Dissolving an LLC in Delaware: Everything You Need to Know
Dissolving an LLC in Delaware is the act of officially bringing an end to your limited liability company in the state of Delaware.3 min read
Dissolving an LLC in Delaware—or “cancellation,” as it is officially referred to in that state—is the act of officially bringing an end to your limited liability company in the state of Delaware. Doing so in Delaware will involve several tasks, the two main ones being dissolving your business and winding it up.
How to Dissolve a Delaware LLC
In order to dissolve your Delaware LLC, the first thing you should do is consult your LLC operating agreement. If it has been drawn up correctly, it should have a section that deals with how to dissolve your LLC. In most cases, the LLC members will be required to vote for dissolution with a majority in favor for it to pass. When calling such a vote, you should be careful to adhere to any stated requirements regarding it, such as where and when the vote will occur and what advance notice is necessary.
Additionally, unless otherwise stated by your LLC operating agreement, Delaware’s LLC Act provides for an alternative dissolution method in the form of a vote or written consent of two-thirds of the LLC members in favor of dissolution. Regardless of the method of dissolution you pursue, the results that they yield should be recorded, either in the minutes of the meeting for dissolution or in a written consent form.
Once dissolution has been agreed upon, you must file a Certificate of Cancellation of a Limited Liability Company with the Secretary of State in person, by fax, or by mail. However, this should not be done until creditors have been paid, operations have ceased, and all other affairs related to the LLC have been taken care of, the collective term for which is winding up.
How to Wind Up an LLC in Delaware
Winding up is the process of resolving certain final tasks related to your LLC after your LLC has agreed to dissolution. These tasks may be designated to one of your LLC managers or members or to several of them. Such people are referred to as liquidation managers, and some of the actions they will be tasked with under Delaware’s LLC Act include:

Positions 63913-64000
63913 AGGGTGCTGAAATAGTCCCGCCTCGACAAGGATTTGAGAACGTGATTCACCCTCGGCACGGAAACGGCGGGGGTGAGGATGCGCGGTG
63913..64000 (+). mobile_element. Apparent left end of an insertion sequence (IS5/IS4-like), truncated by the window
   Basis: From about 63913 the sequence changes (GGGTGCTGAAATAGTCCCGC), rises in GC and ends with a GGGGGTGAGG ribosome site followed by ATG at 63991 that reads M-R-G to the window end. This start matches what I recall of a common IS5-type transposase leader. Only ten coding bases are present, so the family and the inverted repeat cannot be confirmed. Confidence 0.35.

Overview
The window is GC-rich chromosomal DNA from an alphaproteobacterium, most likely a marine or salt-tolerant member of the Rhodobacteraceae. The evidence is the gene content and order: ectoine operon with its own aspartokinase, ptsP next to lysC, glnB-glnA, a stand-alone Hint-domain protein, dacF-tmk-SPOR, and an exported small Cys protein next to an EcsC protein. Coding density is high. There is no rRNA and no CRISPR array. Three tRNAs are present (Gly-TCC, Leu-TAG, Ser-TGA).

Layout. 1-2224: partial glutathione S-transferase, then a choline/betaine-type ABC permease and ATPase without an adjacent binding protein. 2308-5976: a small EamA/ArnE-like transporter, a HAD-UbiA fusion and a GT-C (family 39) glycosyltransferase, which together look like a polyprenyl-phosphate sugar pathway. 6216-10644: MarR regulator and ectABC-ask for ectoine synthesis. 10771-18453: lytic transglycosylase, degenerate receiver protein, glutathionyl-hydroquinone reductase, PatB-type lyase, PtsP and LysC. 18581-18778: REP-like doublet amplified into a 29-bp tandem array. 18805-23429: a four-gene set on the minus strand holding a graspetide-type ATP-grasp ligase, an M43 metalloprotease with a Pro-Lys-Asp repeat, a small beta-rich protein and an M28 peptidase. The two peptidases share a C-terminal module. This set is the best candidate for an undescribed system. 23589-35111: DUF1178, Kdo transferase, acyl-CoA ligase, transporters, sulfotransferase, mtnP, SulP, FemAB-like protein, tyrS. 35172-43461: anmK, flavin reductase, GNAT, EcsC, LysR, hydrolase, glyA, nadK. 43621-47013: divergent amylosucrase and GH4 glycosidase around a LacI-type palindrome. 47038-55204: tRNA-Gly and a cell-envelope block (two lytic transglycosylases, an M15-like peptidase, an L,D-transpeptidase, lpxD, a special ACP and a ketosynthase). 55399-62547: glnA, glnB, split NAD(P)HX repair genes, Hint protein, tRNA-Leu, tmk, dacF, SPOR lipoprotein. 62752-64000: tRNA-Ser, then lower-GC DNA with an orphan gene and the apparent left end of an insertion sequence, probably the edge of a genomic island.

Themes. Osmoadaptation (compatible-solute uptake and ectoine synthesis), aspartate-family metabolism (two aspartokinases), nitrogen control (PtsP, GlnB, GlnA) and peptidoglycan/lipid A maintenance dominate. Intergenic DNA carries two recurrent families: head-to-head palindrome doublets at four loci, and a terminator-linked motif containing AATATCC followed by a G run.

- Defending and prosecuting lawsuits.
- Closing and selling the LLC’s business.
- Dispersing the LLC’s property.
- Discharging the LLC’s liabilities.
- Distributing any remaining assets to LLC members.
Insofar as discharging the LLC’s liabilities is concerned, in accordance with Delaware’s LLC Act, the LLC must:
- Pay or make a reasonable provision to pay any obligations or claims, including any unmatured, conditional, or contingent contract claims, related to the LLC.
- Make provision to compensate any claim against the LLC that pertains to a pending legal action, proceeding, or lawsuit.
- Make provision to compensate any claims that are not currently held against the LLC but which may arise up to 10 years after dissolution.
Insofar as distributing the LLC’s assets is concerned, there is a particular order in which this is to be done. That order is:
- First, creditors must be paid, including creditors who are LLC members.
- Next, former and current members should be paid distributions, unless your LLC agreement has a provision against it.
- Last, all remaining assets should be distributed to members and/or former members in proportion to what their share of distributions would normally be, unless your LLC agreement has a provision against it.
How to File a Certificate of Cancellation
Once all your winding up tasks are complete, you can then file your Certificate of Cancellation with the office of the Secretary of State. Information listed on this certificate should include:
- The LLC’s name.
- The date the LLC’s Certificate of Formation was filed.
- The date of cancellation if it will not occur on the date of filing.
The filing fee for this certificate is $200. You can also include a Filing Cover Memo with your address, name, and phone or fax number if you wish to be contacted by the Secretary of State. All these items, in addition to your Franchise Tax payment (if necessary), can be mailed to:
Delaware Division of Corporations
401 Federal Street – Suite 4
Dover, DE 19901
If you are fax filing, the above items can be faxed with the following number: 302-739-3812. If fax filing, your credit card number must be provided on the Cover Letter, as checks are not accepted.
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